In the letters, the lawmakers said payment-deferment programs and an increase in identity theft during the pandemic created new ways for errors to get added onto credit reports. The letters, signed by South Carolina Democrat James Clyburn, the subcommittee’s chairman, ask the companies to provide documents about how they handle responses to complaints.

Representatives for Equifax, Experian and TransUnion didn’t comment.

The credit-reporting industry is “committed to helping consumers resolve discrepancies on their credit reports,” said a spokesman for the Consumer Data Industry Association, which represents credit-reporting firms. “We are working diligently across the financial ecosystem to make sure data on consumer credit reports is accurate and comprehensive.”

Industry representatives have said the errors are often the result of incorrect information provided by lenders. Many complaints, they have said, come from people who are trying to remove legitimate negative information, such as payments that they actually missed.

Lenders rolled out sweeping deferment and forbearance programs for struggling borrowers in the pandemic’s early days. A provision in Congress’s first coronavirus stimulus package barred lenders that offered such options from recording the missed payments as late.

Errors can lower consumers’ credit scores and make it harder for them to get approved for financing or obtain affordable loans. Landlords also look at credit reports when reviewing rental applications.

The credit-reporting companies made “changes to their complaint response processes early in the crisis that predictably resulted in a significant decrease in responsiveness,” the letters say. That included using automated reviews to identify complaints suspected of having been submitted by a third party and using this as a reason to dismiss complaints, according to the letters.

The Consumer Financial Protection Bureau is separately investigating how Equifax, Experian and TransUnion handle consumer disputes, the Journal previously reported. 

Consumers submitted more than 700,000 complaints to the CFPB regarding Equifax, Experian and TransUnion between January 2020 and September 2021, according to the regulator. That is more than half of all the complaints the agency received during that stretch.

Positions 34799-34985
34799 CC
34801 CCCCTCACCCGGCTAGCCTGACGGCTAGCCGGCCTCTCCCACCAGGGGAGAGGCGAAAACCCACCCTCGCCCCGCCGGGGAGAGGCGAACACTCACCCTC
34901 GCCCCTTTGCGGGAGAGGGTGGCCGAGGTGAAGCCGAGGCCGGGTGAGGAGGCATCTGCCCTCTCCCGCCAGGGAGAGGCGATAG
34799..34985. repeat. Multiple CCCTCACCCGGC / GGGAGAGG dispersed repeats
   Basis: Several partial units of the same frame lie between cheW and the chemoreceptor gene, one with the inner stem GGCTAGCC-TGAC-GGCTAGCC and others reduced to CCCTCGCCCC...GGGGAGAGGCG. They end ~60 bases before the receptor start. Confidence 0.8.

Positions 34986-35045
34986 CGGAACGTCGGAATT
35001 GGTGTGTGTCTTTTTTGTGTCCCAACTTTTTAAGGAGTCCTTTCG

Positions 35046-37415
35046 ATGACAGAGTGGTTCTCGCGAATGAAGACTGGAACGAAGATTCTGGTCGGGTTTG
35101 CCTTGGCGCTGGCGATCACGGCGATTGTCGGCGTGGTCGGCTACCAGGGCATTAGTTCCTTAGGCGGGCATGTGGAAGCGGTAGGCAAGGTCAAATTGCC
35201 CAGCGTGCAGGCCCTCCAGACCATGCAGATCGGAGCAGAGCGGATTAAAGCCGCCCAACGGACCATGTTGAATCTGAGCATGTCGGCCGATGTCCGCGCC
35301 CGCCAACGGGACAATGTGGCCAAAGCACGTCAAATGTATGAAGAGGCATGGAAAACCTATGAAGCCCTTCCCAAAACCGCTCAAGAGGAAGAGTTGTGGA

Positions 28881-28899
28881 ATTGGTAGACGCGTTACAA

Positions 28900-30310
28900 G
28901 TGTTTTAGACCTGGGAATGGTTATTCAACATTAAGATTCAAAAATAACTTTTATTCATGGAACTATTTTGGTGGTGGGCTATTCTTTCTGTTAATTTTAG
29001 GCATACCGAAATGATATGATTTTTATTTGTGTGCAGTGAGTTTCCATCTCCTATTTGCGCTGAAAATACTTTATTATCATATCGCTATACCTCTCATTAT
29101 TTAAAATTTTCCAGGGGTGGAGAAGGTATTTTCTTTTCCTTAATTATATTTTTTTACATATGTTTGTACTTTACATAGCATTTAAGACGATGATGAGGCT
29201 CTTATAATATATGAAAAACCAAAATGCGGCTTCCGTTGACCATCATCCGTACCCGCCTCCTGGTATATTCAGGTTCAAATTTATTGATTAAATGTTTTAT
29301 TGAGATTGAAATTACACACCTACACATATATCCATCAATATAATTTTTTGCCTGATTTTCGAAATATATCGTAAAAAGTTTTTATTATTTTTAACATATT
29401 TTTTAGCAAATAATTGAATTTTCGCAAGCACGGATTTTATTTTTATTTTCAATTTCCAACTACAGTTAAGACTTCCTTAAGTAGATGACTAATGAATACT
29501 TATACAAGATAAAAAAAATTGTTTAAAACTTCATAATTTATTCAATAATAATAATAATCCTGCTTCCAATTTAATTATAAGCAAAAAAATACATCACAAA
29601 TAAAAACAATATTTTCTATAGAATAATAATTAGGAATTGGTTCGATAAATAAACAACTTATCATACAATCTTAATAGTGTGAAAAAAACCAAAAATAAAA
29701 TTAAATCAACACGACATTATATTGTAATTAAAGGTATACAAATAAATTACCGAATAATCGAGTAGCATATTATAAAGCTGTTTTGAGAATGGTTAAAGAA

Credit-reporting companies are closing consumer complaints faster and are offering less relief, the CFPB said in a January report based on a review of its complaints database. The credit-reporting companies told the CFPB that they provided relief on less than 2% of complaints that consumers sent to the regulator in 2021 about incomplete or erroneous information on their credit reports. That was down from nearly 25% in 2019, the CFPB said.

Write to AnnaMaria Andriotis at [email protected]

Copyright ©2022 Dow Jones & Company, Inc. All Rights Reserved. 87990cbe856818d5eddac44c7b1cdeb8

Appeared in the May 26, 2022, print edition as ‘Lawmakers Set to Scrutinize Credit-Reporting Companies.’

FOLLOW US ON GOOGLE NEWS

Read original article here

Denial of responsibility! Quick Telecast is an automatic aggregator of the all world’s media. In each content, the hyperlink to the primary source is specified. All trademarks belong to their rightful owners, all materials to their authors. If you are the owner of the content and do not want us to publish your materials, please contact us by email – [email protected]. The content will be deleted within 24 hours.

Leave a comment
buy kamagra buy kamagra online
Ads Blocker Image Powered by Code Help Pro

Ads Blocker Detected!!!

We have detected that you are using extensions to block ads. Please support us by disabling these ads blocker.